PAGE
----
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http://dx.doi.org/10.1371/journal.pgen.1000358DOI Listing
http://www.ncbi.nlm.nih.gov/pmc/articles/PMC2627940PMC
January 2009

Model-driven analysis of experimentally determined growth phenotypes for 465 yeast gene deletion mutants under 16 different conditions.

Genome Biol 2008 22;9(9):R140. Epub 2008 Sep 22.

Bioinformatics graduate Program, Boston University, Boston, MA 02215, USA.

Background: Understanding the response of complex biochemical networks to genetic perturbations and environmental variability is a fundamental challenge in biology. Integration of high-throughput experimental assays and genome-scale computational methods is likely to produce insight otherwise unreachable, but specific examples of such integration have only begun to be explored.

Results: In this study, we measured growth phenotypes of 465 Saccharomyces cerevisiae gene deletion mutants under 16 metabolically relevant conditions and integrated them with the corresponding flux balance model predictions. We first used discordance between experimental results and model predictions to guide a stage of experimental refinement, which resulted in a significant improvement in the quality of the experimental data. Next, we used discordance still present in the refined experimental data to assess the reliability of yeast metabolism models under different conditions. In addition to estimating predictive capacity based on growth phenotypes, we sought to explain these discordances by examining predicted flux distributions visualized through a new, freely available platform. This analysis led to insight into the glycerol utilization pathway and the potential effects of metabolic shortcuts on model results. Finally, we used model predictions and experimental data to discriminate between alternative raffinose catabolism routes.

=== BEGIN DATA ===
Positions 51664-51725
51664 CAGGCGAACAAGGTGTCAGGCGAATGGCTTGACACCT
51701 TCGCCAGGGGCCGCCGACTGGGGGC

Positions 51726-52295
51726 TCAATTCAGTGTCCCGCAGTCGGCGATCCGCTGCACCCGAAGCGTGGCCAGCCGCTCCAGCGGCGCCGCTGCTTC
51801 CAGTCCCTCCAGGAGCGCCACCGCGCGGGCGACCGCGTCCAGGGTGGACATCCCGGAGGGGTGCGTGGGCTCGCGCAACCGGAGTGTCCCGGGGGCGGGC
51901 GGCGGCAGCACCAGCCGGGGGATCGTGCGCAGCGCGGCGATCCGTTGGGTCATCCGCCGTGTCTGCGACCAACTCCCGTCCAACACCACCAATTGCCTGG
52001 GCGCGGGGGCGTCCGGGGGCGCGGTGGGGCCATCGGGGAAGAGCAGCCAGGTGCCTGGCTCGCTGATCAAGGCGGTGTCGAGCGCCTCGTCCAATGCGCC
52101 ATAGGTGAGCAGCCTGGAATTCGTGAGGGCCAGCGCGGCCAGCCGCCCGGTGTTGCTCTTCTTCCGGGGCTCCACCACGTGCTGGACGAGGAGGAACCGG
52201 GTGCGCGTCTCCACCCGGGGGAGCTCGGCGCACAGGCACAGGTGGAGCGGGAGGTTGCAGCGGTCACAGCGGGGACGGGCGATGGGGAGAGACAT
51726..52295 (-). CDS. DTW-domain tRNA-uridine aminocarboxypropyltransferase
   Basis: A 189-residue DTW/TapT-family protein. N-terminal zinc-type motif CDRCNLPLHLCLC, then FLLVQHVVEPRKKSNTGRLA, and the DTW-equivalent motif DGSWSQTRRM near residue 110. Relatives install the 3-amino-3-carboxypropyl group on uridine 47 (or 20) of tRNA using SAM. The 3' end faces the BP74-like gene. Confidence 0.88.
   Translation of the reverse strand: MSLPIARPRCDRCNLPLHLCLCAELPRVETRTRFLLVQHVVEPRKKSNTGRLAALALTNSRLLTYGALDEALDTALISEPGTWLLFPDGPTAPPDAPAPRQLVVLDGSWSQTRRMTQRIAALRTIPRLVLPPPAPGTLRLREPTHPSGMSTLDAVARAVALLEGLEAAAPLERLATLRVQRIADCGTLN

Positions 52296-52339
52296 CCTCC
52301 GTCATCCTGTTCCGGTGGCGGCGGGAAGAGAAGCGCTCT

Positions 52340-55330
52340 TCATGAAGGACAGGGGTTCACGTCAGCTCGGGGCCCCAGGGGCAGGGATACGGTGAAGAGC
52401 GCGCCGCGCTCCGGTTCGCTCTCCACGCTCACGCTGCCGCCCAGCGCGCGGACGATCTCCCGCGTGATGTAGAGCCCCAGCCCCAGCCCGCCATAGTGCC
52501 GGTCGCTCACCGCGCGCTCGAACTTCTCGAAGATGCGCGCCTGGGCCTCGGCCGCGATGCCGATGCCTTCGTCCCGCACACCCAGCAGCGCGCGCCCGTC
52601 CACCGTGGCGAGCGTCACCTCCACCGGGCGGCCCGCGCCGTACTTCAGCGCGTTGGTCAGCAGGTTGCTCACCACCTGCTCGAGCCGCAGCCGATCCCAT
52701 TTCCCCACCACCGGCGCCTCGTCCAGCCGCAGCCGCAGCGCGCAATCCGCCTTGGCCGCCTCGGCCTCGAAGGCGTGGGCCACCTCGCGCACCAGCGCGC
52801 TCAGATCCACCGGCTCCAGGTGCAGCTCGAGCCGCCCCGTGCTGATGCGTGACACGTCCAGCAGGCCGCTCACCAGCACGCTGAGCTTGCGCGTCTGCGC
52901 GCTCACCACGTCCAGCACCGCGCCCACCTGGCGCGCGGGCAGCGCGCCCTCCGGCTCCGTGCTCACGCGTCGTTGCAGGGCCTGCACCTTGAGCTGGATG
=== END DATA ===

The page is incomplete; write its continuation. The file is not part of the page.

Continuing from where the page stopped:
Conclusions: Our study demonstrates how a new level of integration between high throughput measurements and flux balance model predictions can improve understanding of both experimental and computational results. The added value of a joint analysis is a more reliable platform for specific testing of biological hypotheses, such as the catabolic routes of different carbon sources.
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http://dx.doi.org/10.1186/gb-2008-9-9-r140DOI Listing
http://www.ncbi.nlm.nih.gov/pmc/articles/PMC2592718PMC
January 2009